Yesterday evening found me planting my peas - I just couldn't put it off any longer. Four beds of peas! That's the most I've done yet, but in fairness, I was using up all my old pea seeds as well as planting my new-for-'09 seeds.
And once the seeds were in the ground, they got a drink (it's hard to believe that despite almost an inch of rain over the weekend the ground is still very, very dry), and then I went to get my row covers to protect those precious seeds from prying beaks.
As I neared the porch (where assorted gardening things are stored), I started to hear a very loud buzzing. "That's too loud to be a bee," I thought, and it was accompanied by a papery fluttering noise. "Perhaps a large moth is flying against the porch window." I looked up, and there was something flying against the window: a male hummingbird! The poor thing had flown in through the open door and was trying desperately to exit through a closed window. He was now trapped between glass and venetian blind.
Ellen to the rescue!
I closed the door going from house to porch (didn't want him to exit the porch by flying into the house), and then lifted the blind to see if he would settle enough for me to grab him. And he did. I gently enfolded his body in my hand (it was like holding air) and carried him outside. The poor little thing was peeping away, no doubt terrified. When I opened my hand to release him, he sat there for half a moment, and zip - he lifted up and away (much like a helicopter), heading towards the neighbor's yard.
I've been reading of hummingbird sightings for the last week and a half or so all around the Park, so I knew they would be showing up in Newcomb soon. The males return first, followed shortly by the females. Everyone will be feeding at feeders and flowers for a while, and then, almost like a tap being turned off, they suddenly seem to disappear. A few weeks later, hummers are swarming gardens and feeders like hoards of bees: the young have fledged and are learning all the good feeding spots from Mom and Dad.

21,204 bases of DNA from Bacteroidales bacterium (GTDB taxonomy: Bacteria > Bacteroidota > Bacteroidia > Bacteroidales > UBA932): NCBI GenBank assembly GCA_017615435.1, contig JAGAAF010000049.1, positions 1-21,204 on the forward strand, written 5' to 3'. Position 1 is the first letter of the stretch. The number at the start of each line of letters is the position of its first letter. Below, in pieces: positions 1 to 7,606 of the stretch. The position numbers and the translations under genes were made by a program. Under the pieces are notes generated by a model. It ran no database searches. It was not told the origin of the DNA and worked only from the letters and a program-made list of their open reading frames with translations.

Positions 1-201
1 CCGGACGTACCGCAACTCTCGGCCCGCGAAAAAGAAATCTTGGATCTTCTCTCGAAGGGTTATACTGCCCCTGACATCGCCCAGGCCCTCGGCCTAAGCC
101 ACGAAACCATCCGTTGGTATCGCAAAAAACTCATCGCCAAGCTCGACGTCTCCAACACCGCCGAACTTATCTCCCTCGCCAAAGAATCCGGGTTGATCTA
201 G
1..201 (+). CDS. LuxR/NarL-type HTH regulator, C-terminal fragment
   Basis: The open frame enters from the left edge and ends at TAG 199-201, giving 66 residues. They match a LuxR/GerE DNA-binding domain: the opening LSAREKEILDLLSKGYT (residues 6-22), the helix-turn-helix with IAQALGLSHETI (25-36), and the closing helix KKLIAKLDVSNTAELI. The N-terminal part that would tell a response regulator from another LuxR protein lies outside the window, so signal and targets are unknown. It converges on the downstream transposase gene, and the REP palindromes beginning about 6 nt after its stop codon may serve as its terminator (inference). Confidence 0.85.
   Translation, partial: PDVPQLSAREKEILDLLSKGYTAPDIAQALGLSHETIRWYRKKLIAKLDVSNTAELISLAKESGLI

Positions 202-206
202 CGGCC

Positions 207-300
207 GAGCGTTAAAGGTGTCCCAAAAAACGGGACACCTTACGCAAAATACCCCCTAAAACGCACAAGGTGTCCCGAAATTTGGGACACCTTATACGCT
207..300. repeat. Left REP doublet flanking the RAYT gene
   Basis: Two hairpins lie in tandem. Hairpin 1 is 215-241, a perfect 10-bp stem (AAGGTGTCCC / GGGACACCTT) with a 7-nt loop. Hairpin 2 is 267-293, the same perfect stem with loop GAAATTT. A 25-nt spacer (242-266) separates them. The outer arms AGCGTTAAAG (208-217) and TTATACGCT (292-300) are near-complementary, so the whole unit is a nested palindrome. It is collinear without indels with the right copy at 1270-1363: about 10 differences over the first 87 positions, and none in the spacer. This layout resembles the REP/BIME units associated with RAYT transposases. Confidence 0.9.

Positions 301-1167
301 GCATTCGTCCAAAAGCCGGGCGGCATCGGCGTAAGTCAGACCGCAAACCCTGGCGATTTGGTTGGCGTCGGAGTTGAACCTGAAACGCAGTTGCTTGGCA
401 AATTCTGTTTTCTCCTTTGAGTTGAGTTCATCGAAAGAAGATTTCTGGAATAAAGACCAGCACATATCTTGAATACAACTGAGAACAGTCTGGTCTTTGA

Hummingbird feeders can be a real boon to hummers, especially this early in the season when there aren't a lot of flowers in bloom yet. And you don't need to purchase special mixes - in fact, it's often best if you make your own. Boil 4 cups of water. Put a cup of sugar in a bowl and add the water. Mix and cool. Add to feeders as needed. (Note: you do not need any red coloring in the nectar you have just mixed up.)
What kind of feeders are best? Those that are easiest to clean!!! And yes, you do need to clean them. Hot water and a brush. No soap, no bleach. You want to scrub the part that holds the nectar, and you want to scrub out the feeding ports. If you don't, mold will build up, and this isn't good. How often do you need to clean? Once a week is usually pretty good, but as the season gets hot, you may need to clean more often.
I have discovered over the years that I don't need to have feeders out all summer long. I usually put them out when the first hummer shows up, and once the gardens are in full swing and there are plenty of natural sources of nectar, I clean them up and put them away. What flowers are good for hummers? Oh, anything with a tubular blossom: bee balm, fuchsias, sweet peas, runner beans, nasturtiums...
Keep in mind that hummers eat insects, too! And spiders! So sweet nectar isn't their only source of food, and a good thing, too, since there is little nutrition in sugar water.